While high level negotiations over the debt ceiling continued Monday, President Joe Biden said he was “optimistic,” after both he and Speaker Kevin McCarthy, R-Calif., agreed that “default is not on the table.”

But Rep. Patrick McHenry, chairman of the House Financial Services Committee and one of the chief negotiators for Republicans, characterized the talks as only “reasonably productive.”

“What I sense from the White House is a lack of urgency,” said McHenry.

Biden and McCarthy spoke briefly to reporters after their early evening meeting. McCarthy then spoke to reporters outside the White House and in the Capitol.

McCarthy said the talks were “productive” but that they had not made much progress. One of the sticking points is over how to reduce the budget deficit — Biden wants to include tax increases for wealthy Americans in the final deal, but McCarthy said tax hikes were off the table.

He said Republicans had three stipulations they would stick to for a final agreement: they won’t raise taxes, they won’t pass a clean debt ceiling bill, and spending for the year needs to come in lower than last year’s.

“Everything else is up for negotiation,” McCarthy told the press after his talks with the president ended for the day.

House Democrats critical of GOP

But speaking to reporters Monday, House Minority Leader Hakeem Jeffries said Biden offered to freeze spending, “an inherently reasonable place to be,” and Republicans turned that down.

Jeffries said he’d like to see government spending increase this year, as outlined by Biden’s budget proposal. He characterized Republican demands to cut spending in exchange for a debt ceiling increase as “extreme” and “unreasonable.”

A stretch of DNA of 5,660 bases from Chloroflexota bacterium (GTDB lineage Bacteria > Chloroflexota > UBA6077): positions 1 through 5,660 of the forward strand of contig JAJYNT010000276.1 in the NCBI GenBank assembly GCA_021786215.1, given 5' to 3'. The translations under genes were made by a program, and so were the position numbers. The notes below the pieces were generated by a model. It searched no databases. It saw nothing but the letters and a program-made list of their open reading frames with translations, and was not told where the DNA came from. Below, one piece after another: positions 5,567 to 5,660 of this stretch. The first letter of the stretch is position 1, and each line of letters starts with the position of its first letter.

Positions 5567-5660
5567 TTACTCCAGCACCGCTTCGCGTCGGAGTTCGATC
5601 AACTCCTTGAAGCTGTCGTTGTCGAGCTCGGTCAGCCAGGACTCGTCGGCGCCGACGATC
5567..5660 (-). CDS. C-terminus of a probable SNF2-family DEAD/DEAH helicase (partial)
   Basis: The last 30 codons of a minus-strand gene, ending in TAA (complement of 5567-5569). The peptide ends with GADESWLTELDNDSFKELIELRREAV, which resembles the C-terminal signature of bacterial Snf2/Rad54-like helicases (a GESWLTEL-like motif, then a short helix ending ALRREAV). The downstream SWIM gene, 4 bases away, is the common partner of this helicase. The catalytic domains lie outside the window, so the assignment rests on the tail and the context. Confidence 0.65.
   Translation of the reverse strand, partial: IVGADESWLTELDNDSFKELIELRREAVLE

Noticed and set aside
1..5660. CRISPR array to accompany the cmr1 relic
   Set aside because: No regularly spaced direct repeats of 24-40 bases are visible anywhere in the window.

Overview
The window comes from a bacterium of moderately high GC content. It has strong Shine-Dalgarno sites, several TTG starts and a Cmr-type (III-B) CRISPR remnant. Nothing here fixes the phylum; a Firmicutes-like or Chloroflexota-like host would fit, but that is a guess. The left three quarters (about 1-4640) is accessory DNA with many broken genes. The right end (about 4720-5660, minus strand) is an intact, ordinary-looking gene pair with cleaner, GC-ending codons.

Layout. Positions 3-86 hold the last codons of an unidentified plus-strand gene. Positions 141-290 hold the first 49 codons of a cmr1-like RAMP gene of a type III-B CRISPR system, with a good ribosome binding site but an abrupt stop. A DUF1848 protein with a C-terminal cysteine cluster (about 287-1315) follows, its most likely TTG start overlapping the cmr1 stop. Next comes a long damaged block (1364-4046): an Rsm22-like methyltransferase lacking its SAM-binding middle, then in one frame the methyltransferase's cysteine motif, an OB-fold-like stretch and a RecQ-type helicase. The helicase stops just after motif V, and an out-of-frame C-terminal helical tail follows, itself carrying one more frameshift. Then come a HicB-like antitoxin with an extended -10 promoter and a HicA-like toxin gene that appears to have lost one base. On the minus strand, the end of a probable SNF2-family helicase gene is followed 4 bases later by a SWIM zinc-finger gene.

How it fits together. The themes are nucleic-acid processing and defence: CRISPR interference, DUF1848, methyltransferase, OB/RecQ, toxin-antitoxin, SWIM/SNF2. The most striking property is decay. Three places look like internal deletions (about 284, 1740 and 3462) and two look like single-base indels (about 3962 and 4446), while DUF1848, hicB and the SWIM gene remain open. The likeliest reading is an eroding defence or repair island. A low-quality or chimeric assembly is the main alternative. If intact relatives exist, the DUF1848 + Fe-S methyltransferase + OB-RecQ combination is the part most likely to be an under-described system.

Meanwhile, McCarthy said federal government revenue is currently higher than is typical, as compared to the size of the economy, and he believes government has a spending problem, not a revenue problem.

He also repeated Republican frustration with the delay in getting negotiations started, saying it took “97 days” for Biden to come to the table. For several months, Biden repeatedly said he would only sign a clean debt ceiling bill, but when House Republicans passed a debt ceiling increase, it was tied to spending reductions and reforms.

The Senate has not passed a debt ceiling increase yet, McCarthy pointed out. Neither chamber is likely to pass a “clean,” condition-free bill.

June 1 deadline for default

McHenry struck a slightly less positive tone than McCarthy after talks Monday, expressing frustration with the pace of negotiations given the looming June 1 deadline, saying “brinksmanship is not wise.”

Treasury Secretary Janet Yellen has said the nation could default on its debt as early as June 1 if the debt ceiling hasn’t been raised.

“The Speaker has made clear to his negotiating team ... that it was very important that we spend less money next year than we were spending this year ... and to negotiate the most conservative terms we possibly can, but one that can pass the Senate and be signed by a Democrat president,” said McHenry.

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Besides spending cuts, negotiations also included discussions over making permitting easier for energy projects, McCarthy said.

McCarthy praised the White House negotiators, saying they were “principled” and “professional.” He said he assumed he would speak to Biden “every day” until they reach an agreement.

72 Hour rule in the House

Negotiators are running out of time to reach a deal. A rule in the House requires that lawmakers have 72 hours to review a bill before voting on it.

McCarthy said he may opt to cancel the House’s Memorial Day recess if they need to stay to vote on a debt ceiling bill, according to the Washington Examiner.

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